In September 1961, President John F. Kennedy was aghast when he was given a detailed briefing about the nuclear war plan. It was all or nothing, and in even the best-case scenario, hundreds of millions of people were projected to die. He ordered the Strategic Air Command to come up with more options and to move away from attacking civilian targets. That led to a 50-year effort to produce a nuclear war plan that would eliminate the necessity of use-it-or-lose-it, while at the same time threatening enough damage that the prospect would make any attacker cautious. Up until the digital age, that uncomfortable balance was maintained. Now, for the first time, "damage" can no longer be described as nuclear only, and the effectiveness of however-many nuclear weapons is called into question, given defenses and new methods of attack.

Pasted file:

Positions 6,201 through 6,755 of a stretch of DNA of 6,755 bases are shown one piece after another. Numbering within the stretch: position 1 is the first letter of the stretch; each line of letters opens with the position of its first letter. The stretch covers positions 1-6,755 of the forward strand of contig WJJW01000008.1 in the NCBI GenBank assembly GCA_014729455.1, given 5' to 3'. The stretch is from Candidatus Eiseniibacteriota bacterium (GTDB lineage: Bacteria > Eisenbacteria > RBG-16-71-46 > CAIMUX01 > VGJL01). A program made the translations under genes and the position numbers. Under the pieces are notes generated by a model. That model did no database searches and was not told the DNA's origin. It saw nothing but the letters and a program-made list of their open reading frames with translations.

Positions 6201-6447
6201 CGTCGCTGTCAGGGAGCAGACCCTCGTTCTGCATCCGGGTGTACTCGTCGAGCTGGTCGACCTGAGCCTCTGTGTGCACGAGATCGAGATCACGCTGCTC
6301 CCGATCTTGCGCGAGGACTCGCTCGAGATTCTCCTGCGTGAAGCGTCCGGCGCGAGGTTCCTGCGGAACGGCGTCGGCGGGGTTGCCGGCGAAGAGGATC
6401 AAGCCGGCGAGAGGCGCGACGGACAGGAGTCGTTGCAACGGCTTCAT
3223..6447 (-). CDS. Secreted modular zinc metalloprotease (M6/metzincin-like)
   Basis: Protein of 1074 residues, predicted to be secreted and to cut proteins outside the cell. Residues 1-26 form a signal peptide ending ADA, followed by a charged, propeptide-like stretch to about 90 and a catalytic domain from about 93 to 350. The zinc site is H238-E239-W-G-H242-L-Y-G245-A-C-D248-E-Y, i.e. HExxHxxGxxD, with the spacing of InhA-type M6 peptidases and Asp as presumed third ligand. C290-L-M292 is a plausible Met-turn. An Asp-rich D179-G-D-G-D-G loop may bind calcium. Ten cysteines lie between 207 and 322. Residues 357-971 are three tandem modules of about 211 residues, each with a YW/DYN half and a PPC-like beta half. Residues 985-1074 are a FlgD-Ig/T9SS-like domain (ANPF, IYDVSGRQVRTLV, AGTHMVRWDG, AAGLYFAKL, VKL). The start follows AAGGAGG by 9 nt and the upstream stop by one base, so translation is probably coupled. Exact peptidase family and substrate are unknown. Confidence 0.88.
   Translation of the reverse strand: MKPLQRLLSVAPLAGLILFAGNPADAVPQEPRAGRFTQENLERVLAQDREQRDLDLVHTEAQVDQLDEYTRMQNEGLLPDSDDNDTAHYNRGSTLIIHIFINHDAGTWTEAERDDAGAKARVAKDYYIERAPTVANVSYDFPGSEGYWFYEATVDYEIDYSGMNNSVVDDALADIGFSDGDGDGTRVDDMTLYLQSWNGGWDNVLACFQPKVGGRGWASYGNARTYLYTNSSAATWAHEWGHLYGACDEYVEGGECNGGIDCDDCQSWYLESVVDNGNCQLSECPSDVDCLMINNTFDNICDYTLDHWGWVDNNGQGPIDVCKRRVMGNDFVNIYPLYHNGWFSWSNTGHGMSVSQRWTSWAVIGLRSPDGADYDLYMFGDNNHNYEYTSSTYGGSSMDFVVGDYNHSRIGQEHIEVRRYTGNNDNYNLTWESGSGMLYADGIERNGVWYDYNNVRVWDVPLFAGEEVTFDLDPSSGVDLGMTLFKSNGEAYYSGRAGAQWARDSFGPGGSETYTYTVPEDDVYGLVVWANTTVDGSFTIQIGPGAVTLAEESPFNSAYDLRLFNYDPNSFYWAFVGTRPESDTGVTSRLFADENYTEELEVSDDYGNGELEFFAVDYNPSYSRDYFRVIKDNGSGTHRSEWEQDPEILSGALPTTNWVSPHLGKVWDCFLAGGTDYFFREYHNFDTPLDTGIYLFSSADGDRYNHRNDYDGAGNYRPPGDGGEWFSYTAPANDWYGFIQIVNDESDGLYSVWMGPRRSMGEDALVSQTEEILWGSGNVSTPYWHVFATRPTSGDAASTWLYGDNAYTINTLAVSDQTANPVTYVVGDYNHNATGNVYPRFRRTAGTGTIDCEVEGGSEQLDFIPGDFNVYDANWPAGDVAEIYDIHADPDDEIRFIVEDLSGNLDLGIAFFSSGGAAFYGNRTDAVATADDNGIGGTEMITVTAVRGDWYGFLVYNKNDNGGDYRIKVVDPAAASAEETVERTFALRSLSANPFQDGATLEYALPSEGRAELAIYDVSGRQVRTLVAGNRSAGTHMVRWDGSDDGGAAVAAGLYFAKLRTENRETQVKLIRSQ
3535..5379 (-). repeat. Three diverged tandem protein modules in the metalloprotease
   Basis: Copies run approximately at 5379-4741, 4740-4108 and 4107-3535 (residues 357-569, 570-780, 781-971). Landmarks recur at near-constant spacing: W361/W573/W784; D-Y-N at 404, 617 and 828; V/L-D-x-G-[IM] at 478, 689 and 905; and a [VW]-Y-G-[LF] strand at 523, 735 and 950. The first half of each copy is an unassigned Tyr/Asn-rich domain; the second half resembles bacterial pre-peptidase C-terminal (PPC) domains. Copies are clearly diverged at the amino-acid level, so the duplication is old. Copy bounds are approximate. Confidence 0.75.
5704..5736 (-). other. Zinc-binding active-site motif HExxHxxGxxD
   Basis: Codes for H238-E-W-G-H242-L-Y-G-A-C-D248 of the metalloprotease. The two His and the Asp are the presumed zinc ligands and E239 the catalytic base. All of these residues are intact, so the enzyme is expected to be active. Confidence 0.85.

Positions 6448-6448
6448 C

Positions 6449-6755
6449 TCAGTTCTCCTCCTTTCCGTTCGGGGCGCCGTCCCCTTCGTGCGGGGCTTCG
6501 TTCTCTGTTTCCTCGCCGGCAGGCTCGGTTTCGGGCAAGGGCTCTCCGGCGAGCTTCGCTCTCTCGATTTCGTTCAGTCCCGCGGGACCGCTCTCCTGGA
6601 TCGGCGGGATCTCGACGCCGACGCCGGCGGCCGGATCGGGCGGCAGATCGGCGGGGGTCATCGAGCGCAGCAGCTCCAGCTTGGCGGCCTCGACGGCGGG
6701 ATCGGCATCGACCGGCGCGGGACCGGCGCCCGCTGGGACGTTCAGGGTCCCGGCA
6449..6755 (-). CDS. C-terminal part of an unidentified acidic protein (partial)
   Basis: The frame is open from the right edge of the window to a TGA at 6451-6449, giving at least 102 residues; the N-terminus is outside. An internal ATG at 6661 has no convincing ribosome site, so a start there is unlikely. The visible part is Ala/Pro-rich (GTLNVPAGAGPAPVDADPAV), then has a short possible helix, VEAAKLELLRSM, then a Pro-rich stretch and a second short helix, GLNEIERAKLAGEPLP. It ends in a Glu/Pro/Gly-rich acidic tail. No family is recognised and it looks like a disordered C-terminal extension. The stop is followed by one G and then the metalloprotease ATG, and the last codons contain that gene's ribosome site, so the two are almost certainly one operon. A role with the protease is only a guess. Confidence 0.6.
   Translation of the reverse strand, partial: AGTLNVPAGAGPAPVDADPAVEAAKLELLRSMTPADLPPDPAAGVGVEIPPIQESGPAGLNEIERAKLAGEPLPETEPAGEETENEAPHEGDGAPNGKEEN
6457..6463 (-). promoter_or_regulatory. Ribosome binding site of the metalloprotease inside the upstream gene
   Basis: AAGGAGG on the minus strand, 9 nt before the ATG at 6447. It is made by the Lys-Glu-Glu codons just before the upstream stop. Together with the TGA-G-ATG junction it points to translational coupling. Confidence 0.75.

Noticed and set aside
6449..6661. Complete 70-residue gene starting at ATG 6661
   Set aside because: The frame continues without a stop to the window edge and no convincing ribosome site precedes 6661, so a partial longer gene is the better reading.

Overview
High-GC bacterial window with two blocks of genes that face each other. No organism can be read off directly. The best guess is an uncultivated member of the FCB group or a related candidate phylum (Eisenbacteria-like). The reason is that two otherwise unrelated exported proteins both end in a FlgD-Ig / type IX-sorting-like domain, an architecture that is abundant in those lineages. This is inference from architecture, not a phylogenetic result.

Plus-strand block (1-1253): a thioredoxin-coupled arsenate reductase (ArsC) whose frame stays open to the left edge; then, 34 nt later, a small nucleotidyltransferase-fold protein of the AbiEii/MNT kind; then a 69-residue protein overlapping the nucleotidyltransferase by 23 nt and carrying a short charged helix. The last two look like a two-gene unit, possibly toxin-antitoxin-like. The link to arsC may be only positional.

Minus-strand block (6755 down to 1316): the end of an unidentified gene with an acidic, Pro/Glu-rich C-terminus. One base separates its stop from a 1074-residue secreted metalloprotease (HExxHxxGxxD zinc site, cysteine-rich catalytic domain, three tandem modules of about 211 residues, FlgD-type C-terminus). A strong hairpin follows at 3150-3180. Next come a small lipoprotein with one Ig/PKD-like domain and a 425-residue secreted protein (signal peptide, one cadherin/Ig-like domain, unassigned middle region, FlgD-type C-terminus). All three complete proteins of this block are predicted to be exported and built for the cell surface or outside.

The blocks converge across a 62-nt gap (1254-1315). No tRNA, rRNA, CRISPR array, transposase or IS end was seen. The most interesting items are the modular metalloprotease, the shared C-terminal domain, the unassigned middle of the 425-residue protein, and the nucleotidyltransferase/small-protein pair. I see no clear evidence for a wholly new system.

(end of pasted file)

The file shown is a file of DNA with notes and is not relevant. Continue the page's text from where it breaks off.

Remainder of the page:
The new nuclear war plan is thus today neither segregated from the rest of warfare (or of military posturing) nor is it a stable edifice. If a crisis like Ukraine escalated to military confrontation, the ramp-up might be obscured behind largely invisible and even secret capabilities. And, in the name of readiness and flexibility, they might have their own automaticity, a sort of move-it-or-lose-it format that would provoke its own responses. Missiles and submarines might provide the picture of stability while all around, the wires, airwaves and far reaches of space quiver with society-destroying powers.
this was incredibly interesting and also an accessible intro to the concept of "strategic stability" for a layman. thank you for sharing.